Just weeks after one of the largest global ransomware attacks in history, Infosecurity Europe returns for its 22nd installment.
There are big changes happening to the infosec landscape:, says ESET's Michael Aguilar. It's therefore time to take note and take action.
It has happened before, it just happened again and it will happen in the future. It is inevitable! Some company that needs to get some press coverage or public visibility will release yet another statement on how worthless Anti-Virus is, based on its own dysfunctional test. For this “test”, they used the VirusTotal service. VirusTotal
I was interviewed yesterday by Fred Donovan, following up on the paper on AMTSO I presented at EICAR earlier this month. I may be prejudiced, but I think he's summarized my current thoughts on the topic pretty well in the article, though it isn't my recommendation that the existing guidelines be reviewed independently: it was
And you should also bear in mind that some of the security experts who are denigrating AV en masse right now have their own commercial agendas to push, in favour of other technologies that are not the 100 Per Cent Solution either.
Computer security is not created, nor is it improved, by calling people stupid. That's the conclusion I have arrived at after more than two decades in computer security and auditing. To put it another way, we should stop dropping the "S" bomb, especially when it comes to people who don't know any better. Consider the
If you're interested in the "APT: Real Threat or Just Hype" keynote session I took part in during the recent Infosecurity Virtual Conference, you can now hear and see the presentations and Q&A (and the other panel sessions from the conference). Register here. Here are the details for that keynote session, chaired by Steve Gold,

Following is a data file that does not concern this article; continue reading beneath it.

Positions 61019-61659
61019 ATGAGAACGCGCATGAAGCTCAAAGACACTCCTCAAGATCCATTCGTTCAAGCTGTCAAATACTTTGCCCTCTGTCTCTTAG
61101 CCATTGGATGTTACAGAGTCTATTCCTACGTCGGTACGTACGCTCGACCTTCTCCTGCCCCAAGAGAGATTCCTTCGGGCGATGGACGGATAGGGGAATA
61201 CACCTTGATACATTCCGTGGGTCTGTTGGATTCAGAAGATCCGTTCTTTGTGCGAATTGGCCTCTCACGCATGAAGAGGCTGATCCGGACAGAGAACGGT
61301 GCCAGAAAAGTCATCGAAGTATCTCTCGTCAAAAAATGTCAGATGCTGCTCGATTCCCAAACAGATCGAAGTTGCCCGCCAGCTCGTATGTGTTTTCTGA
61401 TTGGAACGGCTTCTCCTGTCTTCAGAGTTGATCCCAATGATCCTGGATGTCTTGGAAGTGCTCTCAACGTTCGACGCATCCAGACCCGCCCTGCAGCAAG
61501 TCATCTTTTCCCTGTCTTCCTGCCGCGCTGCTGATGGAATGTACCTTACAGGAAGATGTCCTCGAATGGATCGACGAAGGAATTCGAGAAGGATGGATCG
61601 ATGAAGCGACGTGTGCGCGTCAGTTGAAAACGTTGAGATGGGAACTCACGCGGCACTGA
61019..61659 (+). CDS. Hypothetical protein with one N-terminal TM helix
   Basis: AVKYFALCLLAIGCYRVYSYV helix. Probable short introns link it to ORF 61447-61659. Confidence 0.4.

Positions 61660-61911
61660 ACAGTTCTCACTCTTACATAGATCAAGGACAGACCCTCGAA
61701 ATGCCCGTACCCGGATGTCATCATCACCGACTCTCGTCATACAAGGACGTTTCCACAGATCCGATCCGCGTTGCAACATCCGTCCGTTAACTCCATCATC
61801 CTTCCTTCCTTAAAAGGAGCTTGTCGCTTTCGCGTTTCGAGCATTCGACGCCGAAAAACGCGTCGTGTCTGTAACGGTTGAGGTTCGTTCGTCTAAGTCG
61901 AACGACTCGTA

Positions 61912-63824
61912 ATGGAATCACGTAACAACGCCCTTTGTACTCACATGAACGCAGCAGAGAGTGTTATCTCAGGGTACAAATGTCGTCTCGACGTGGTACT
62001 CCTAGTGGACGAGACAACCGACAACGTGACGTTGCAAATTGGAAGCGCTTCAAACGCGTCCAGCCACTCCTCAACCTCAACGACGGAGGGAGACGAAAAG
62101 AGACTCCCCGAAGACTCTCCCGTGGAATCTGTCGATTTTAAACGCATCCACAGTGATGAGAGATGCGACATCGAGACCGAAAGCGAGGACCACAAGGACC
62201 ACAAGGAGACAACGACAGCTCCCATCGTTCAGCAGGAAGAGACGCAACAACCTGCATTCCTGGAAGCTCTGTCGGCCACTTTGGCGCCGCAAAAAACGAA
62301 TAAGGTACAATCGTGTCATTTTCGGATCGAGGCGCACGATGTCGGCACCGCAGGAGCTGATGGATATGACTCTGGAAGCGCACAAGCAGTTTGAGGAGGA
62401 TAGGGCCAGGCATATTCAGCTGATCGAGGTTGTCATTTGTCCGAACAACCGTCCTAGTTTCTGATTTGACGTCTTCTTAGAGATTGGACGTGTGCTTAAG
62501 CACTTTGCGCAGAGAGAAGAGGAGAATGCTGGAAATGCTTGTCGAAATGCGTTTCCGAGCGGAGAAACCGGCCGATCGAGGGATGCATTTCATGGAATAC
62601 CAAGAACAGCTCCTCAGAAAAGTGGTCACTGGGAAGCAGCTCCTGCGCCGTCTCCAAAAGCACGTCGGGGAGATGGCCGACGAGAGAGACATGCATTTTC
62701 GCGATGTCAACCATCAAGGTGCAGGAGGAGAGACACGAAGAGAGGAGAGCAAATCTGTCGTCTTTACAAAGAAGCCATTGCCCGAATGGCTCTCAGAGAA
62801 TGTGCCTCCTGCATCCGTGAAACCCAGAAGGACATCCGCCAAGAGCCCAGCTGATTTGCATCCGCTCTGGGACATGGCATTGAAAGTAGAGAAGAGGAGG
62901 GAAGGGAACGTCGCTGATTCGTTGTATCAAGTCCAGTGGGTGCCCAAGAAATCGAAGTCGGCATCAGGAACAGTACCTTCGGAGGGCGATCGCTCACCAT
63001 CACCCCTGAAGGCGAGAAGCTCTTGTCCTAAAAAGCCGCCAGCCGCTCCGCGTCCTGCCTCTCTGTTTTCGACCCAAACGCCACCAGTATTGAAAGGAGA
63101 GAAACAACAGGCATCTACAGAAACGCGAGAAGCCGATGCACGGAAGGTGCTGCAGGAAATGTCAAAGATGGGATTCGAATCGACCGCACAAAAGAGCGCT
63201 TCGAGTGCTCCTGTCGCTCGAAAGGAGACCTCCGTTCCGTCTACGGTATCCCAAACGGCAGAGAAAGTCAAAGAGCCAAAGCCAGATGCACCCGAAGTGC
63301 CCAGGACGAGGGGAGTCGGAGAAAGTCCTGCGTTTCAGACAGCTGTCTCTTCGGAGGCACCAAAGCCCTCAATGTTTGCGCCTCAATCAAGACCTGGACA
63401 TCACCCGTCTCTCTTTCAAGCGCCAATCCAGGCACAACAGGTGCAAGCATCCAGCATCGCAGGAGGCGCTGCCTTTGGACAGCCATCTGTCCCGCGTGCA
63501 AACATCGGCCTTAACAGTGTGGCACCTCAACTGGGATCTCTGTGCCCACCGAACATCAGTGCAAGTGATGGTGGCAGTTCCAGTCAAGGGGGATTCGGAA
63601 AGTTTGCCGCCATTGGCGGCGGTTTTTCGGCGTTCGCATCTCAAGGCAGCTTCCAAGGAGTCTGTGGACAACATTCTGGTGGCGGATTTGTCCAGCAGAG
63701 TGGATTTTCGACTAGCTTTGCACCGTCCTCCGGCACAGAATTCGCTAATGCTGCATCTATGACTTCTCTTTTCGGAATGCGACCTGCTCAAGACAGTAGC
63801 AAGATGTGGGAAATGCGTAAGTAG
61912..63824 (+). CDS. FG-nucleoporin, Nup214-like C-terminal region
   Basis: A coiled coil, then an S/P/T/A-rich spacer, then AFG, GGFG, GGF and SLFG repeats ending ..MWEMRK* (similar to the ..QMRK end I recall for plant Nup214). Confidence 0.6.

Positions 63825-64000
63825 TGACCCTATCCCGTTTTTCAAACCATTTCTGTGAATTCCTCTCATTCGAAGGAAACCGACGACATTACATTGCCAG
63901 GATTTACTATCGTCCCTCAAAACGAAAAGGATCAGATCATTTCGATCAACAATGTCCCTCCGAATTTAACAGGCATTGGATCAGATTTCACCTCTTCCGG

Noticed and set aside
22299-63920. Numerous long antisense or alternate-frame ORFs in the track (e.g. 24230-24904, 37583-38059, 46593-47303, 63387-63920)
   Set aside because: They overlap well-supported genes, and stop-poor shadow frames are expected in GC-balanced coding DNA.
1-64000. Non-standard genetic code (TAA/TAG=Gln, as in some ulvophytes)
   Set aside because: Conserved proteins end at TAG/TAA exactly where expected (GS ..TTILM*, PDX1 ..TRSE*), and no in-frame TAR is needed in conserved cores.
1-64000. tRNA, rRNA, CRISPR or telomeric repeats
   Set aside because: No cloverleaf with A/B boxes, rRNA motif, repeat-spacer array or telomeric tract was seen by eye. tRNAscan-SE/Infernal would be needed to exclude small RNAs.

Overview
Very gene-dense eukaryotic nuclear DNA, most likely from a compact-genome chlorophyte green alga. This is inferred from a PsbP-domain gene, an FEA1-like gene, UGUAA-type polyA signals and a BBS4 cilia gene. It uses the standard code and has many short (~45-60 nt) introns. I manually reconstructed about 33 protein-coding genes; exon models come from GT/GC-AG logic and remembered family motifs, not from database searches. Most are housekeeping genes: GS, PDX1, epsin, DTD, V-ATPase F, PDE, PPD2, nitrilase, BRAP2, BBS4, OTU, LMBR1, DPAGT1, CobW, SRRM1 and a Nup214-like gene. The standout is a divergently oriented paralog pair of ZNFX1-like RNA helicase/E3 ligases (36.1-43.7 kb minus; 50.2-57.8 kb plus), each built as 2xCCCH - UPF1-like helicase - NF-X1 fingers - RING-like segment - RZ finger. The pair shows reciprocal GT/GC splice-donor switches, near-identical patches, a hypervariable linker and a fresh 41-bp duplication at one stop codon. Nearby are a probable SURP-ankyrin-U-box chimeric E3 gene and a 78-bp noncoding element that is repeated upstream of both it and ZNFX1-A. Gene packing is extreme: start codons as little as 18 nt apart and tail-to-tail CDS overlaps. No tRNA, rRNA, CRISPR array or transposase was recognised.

David Harley is taking part in the keynote session (11.00-12.00 EST) on "APT: Real Threat or Just Hype" at US Infosecurity's Virtual Conference on November 8th.
So you bought insurance against a data breach. With all the potential loopholes and variables, is it worth the cost for the coverage required to handle a real-world scenario? That’s a tender subject these days at Sony. In light of their recent breaches, soaring near an estimated $180 million, it seems their insurance provider, Zurich
Well, really there are far more, but the latest study from Imperva of 10 million attacks against 30 large organizations from January to May of 2011 cites a cocktail of techniques used by would-be hackers to spot the weaknesses and exploit them. For those of us who’ve tailed a log file spinning out of control
"Infrastructure Attacks: The Next Generation?" now includes the speaker notes, which hopefully makes it more interesting and useful.
Greetings, my faithful fans. Did you miss me? I've just had a restful week hiding from the Internet in a remote cottage in Devon, which is why I've been uncharacteristically quiet. Before that, though, I had an interesting and useful week in London mostly centred round the Infosec Europe expo, where apart from wall-to-wall meetings
At a time when Gartner estimates that we'll have downloaded 17.7 billion + mobile apps worldwide by the end of this year, I couldn't help thinking that Android users are likelier to pay for lax screening in the Android Market than users who are protected by reasonably strict application whitelisting. Well, it looks like that concern had some justification. There are a spate of stories today about >50 applications pulled from the Android Market
A few more developments in the Never-Ending Story: Michael Joseph Gross on A Declaration of Cyber War in Vanity Fair. Despite a somewhat breathless tone in the introduction – "the world’s top software-security experts were panicked by the discovery of a drone-like computer virus" (where's my Valium?!) – actually a comprehensive and largely accurate account. It
Really – should any Alpha version be fed through a chipper-shredder like Diaspora has? The basics are simple: The basic premise behind Diaspora is that it will allow users to have social networking functionality similar to that offered by Facebook, but with far greater control over personal data. Diaspora was born earlier this year largely
As you can see from this photo from the Infosecurity Europe show, my sessions down at the gym are really starting to pay off. :) As I mentioned previously, the update process on the monthly ThreatSense Report continues, and the April report is now available here. While the usual look at the top ten security
OK, I'll save the novel for another time. However, there's a rather less ambitious snippet of my recent writing at http://www.eurograduate.com/article.asp?id=3015&pid=1, an article called "Fact, Fiction and the Internet," and, further to some of my recent posts here, touches on the dangers of social networking. Though you might think that someone with as many twitter